UK Migration Case – Mohammed Kabba
In a recent case, Mohammed Kabba was put behind bars this week for deliberately misleading judges into believing he was a lawyer, when in fact he was not. The 52 year old pretended to be a lawyer in a court case involving someone who was due to be deported, and was charged for his actions.
The events which led to Kabba's imprisonment began in September 2012. Mr Kabba, a Sierra Leone national with indefinite leave to remain in the UK, intervened when a Nigerian woman, Edith Ashlouka, was due to be deported after overstaying in the UK since her arrival in 2009. Shortly after she was discovered as an over-stayer, Kabba phoned the Immigration Department of the Home Office, pretending to be a solicitor from a firm that was in fact no longer representing her.
Then, in 2013, on the day she was due to be deported, he sent a fax through to try to prevent the deportation. His assertions were enough to delay it, and he continued his pretence over several months.
This included phoning High Court judge, Mr Justice Sir John Mitting, to make an out-of-hours legal application. When this was refused, he phoned another judge pretending to be a solicitor (this time a Court of Appeal judge, Lord Justice Sir Stephen Price Richards) to make an appeal. This was also refused.
The prosecution team said that this case had cost the taxpayer over £2,093 in delays. This included costs to keep Ms Asoluka at a detention centre. Kabba decided to represent himself after sacking two legal teams. Judge Melbourne Inman QC sentenced Mohammed Kabba to 16 months in prison. He ruled that the defendant had "deliberately lied" and said that the act striked "at the heart of justice and at the heart of what lies in a democratic society."
US Case: Delegation is key
It seems that faking it to make it is also taken quite literally across the pond. Kimberley Kitchen was charged in March 2015 after pretending to be a lawyer for 10 years – even making partner! She made up her entire CV, from her undergraduate degrees at Dequesne University, to teaching as a professor at Columbia Law School to working as a paralegal. When the investigation was first carried out in December 2014, Dequesne University told press that it had no record that Kitchen had ever attended. Amazingly, the Huntingdon County Bar Association still made her president, showing that they did not do their background checks either! Her former firm, BMZ Law, released a statement following the investigation: "Sadly, it would appear that our firm was the last, in a long line of professionals, to have been deceived by Ms. Kitchen into believing she was licensed to practice law." According to US-based legal news site Above the Law, "The firm is currently going through all the files she worked on to make sure nothing that was left in her unlearned hands was screwed up".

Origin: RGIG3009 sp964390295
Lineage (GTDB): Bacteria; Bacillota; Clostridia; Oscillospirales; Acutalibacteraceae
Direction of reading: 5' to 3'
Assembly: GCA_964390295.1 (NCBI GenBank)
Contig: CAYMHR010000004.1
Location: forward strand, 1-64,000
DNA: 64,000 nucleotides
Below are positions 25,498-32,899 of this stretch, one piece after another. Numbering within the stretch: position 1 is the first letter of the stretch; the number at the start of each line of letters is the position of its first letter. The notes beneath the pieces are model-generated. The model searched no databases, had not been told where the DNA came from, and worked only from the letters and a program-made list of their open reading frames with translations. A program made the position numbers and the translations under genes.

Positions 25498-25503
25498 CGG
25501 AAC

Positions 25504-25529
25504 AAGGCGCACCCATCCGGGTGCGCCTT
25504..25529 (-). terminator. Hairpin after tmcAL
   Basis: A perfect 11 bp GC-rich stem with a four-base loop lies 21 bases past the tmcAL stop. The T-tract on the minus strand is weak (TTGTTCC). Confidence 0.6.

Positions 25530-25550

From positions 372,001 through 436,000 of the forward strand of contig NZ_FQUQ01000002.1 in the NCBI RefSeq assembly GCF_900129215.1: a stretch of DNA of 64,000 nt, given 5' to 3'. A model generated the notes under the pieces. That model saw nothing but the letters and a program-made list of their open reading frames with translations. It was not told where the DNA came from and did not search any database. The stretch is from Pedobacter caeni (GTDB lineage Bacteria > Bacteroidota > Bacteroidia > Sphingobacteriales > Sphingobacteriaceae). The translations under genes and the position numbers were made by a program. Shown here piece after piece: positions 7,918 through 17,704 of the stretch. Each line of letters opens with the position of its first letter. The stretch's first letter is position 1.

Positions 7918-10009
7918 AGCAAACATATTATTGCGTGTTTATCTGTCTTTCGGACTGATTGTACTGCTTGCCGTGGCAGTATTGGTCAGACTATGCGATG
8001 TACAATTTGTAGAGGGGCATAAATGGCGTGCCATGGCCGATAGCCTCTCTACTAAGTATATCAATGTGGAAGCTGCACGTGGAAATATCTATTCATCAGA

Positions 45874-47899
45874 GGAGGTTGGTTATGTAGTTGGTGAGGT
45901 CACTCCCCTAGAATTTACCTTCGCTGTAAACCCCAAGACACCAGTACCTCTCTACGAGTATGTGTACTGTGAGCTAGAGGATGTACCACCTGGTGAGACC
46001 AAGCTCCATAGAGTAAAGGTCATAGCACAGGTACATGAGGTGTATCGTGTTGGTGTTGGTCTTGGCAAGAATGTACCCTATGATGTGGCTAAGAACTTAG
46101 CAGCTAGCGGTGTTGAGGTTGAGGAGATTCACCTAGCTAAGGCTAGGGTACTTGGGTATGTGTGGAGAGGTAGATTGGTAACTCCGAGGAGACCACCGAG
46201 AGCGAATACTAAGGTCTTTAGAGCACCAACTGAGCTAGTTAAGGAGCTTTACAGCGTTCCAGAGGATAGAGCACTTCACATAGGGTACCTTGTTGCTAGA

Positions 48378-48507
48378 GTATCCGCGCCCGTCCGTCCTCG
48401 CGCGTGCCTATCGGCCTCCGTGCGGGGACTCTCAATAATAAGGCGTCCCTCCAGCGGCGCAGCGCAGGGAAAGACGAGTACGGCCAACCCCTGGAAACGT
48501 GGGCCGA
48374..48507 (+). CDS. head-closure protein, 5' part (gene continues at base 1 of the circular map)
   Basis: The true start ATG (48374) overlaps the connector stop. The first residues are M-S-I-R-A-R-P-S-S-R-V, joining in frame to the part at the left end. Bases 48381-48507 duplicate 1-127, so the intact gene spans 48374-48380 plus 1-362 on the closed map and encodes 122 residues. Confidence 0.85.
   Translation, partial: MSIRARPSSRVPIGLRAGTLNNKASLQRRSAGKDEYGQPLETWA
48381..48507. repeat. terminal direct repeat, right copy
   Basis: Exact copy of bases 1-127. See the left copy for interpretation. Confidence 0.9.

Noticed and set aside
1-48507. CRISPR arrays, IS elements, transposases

How do I know my solicitor is real?
It seems from the recent US case that even solicitors can be conned by their fellow colleagues. In the UK, you can look up your lawyer on the Law Society website based on your jurisdiction. This will also list any specialist accreditations they may have. So if your lawyer is fake, they will not show up on this list.
However, bear in mind that if you are getting advice from a trainee solicitor in Scotland, they may not be on this list if they are fairly new (they will not show up on the Law Society of Scotland's directory unless they have obtained their practising certificate, which they will obtain after a full year of training).
Make sure you do your research and take advantage of free consultations (if your chosen firm offers it) to get a feel of the firm and their approach to clients.
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